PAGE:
Says Scott: "The CSeries is ideal for their network, so I'll be disappointed if they don't order some CSeries eventually, but does our programme depend on it? No. Are they incredibly important? Yes."
BELFAST'S NEW JIG RETUNES INDUSTRIAL FUTURE
Dominating Belfast's skyline and protected by preservation order, Samson and Goliath - the giant cranes that tower over the Harland and Wolff shipyard where the Titanic was launched a century ago - represent the city's mighty industrial past. On the Bombardier Aerospace complex next door, the finishing touches are being applied to a large but unprepossessing building that will shape its industrial future.
The composite wing facility is where Bombardier Belfast will manufacture the complete outer wing of the CSeries narrowbody, as well as wing skins and spars for the new Learjet 85 business jet. The 56,000m2 (600,000ft2) development on the former dockyards represents a £520 million ($842 million) investment - the largest in Northern Ireland. Expected to create 800 additional direct jobs, the factory will bolster the future of a business that has ridden out tough times since the Canadian company took over Shorts Aerospace 22 years ago and integrated it into its aerostructures supply chain.
During 30 years of the "Troubles", Shorts executives lived with a terror threat that affected daily life, scared investors and battered the province's economy. Just as Northern Ireland was emerging from those dark times a decade ago, Bombardier was hit by the aftermath of 9/11 and laid off hundreds of staff. While the Belfast operation is now back up to 5,000 employees and participating in more Bombardier programmes than any sister site, the importance of the CSeries to the future of the Northern Ireland subsidiary cannot be overstated.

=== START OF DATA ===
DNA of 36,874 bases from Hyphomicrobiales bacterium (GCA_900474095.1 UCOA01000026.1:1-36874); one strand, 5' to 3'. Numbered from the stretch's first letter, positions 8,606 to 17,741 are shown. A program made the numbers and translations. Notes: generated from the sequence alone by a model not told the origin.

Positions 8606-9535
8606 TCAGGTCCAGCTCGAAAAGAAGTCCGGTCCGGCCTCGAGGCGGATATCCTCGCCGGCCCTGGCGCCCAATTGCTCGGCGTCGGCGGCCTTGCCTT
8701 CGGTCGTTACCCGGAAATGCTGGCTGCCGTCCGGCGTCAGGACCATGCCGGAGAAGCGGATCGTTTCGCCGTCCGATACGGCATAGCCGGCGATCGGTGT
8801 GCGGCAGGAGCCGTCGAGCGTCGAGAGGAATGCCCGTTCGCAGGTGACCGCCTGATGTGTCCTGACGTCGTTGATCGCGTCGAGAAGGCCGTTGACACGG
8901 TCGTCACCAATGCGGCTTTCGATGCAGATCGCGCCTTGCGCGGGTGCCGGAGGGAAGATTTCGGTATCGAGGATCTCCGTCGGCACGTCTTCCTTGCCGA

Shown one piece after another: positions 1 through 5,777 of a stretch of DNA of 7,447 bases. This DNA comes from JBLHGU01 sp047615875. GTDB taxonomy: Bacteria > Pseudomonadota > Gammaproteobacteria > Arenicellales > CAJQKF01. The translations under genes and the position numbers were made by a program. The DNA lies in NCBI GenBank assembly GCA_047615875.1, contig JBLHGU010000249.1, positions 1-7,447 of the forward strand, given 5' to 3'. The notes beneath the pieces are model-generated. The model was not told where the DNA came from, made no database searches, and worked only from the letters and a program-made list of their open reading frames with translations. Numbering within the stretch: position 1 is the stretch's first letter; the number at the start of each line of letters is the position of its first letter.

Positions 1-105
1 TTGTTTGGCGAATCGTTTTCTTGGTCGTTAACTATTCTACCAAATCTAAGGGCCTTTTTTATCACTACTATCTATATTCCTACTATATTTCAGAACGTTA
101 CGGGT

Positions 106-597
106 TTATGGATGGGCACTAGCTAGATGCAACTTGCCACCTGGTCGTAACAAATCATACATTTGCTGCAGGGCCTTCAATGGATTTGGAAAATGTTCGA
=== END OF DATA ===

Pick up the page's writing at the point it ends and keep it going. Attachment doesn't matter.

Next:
With the first of three development phases complete - a 29,000m2 fabrication plant - Colin Elliott, vice-president of engineering, business and product development at Bombardier Belfast, is proud of the fact that it is "now real, flying hardware that we are producing". Belfast's responsibilities on the CSeries comprise the structural wing box, leading edge and trailing edge, as well as all moving surfaces including leading edge slats, flaps, spoilers and ailerons. On the Learjet 85 it will design and manufacture the composite wing skins and spars.
Although Shorts has been specialising in composite materials for 40 years, the CSeries wing represents a step-change in scale and made necessary the construction of the new factory. "Until now, the Global horizontal stabiliser was the largest composite part we made here," says Michael Ryan, vice-president and general manager of the Belfast site.
With volume production of the CSeries two years away, the new factory is still largely empty. However, equipment is beginning to be installed in the soon-to-be-complete second phase, including semi-automated jigs that will be used to assemble the primary structural components of the wing torque box, which Ryan describes as "another milestone that brings us closer to producing wings for the CSeries".
He adds: "The jigs are highly automated and will allow us to control the assembly of the wings with a high degree of precision."
Production of the first wings will begin later this year. One hundred years after the Titanic, the Canadian airframer faces its own icebergs between now and the CSeries' service entry, but Ryan and his fellow Northern Irish believe the wings can transport Bombardier Belfast and the whole province into a new industrial era.